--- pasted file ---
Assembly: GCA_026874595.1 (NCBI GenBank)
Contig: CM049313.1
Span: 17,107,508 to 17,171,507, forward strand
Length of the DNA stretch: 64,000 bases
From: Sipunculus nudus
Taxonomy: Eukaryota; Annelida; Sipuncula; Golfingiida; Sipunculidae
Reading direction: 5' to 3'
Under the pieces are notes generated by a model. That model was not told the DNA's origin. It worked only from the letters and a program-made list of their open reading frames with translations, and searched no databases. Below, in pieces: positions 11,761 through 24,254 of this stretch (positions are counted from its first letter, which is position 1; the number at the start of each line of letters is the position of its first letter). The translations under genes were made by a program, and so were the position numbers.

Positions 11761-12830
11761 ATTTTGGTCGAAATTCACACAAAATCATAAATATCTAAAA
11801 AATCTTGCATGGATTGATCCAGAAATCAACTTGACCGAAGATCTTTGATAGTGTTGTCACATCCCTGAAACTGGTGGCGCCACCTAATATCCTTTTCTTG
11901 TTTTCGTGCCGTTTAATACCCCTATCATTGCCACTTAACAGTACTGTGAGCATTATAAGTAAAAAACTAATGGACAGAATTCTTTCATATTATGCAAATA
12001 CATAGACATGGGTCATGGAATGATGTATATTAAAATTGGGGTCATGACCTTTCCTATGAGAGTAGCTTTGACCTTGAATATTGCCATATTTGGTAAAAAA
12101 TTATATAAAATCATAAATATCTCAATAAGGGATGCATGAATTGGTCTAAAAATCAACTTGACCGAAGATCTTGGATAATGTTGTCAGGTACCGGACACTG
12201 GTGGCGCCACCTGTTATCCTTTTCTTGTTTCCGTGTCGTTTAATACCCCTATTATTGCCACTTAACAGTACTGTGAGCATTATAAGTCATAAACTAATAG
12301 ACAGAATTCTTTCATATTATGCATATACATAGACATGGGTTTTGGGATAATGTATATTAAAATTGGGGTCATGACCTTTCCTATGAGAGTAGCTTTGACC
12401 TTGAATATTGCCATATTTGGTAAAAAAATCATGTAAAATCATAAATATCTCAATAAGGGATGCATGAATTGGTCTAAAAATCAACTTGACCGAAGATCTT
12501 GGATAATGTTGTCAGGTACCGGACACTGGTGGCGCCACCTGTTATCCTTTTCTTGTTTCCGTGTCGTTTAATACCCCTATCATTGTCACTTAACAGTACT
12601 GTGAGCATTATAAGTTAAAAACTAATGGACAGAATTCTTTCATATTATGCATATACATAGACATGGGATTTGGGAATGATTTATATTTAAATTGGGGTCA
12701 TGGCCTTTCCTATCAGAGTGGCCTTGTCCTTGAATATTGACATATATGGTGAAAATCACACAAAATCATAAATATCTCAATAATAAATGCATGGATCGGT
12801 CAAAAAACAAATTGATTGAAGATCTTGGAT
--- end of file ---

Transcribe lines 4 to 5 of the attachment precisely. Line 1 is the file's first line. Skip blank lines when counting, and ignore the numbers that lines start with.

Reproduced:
Length of the DNA stretch: 64,000 bases
From: Sipunculus nudus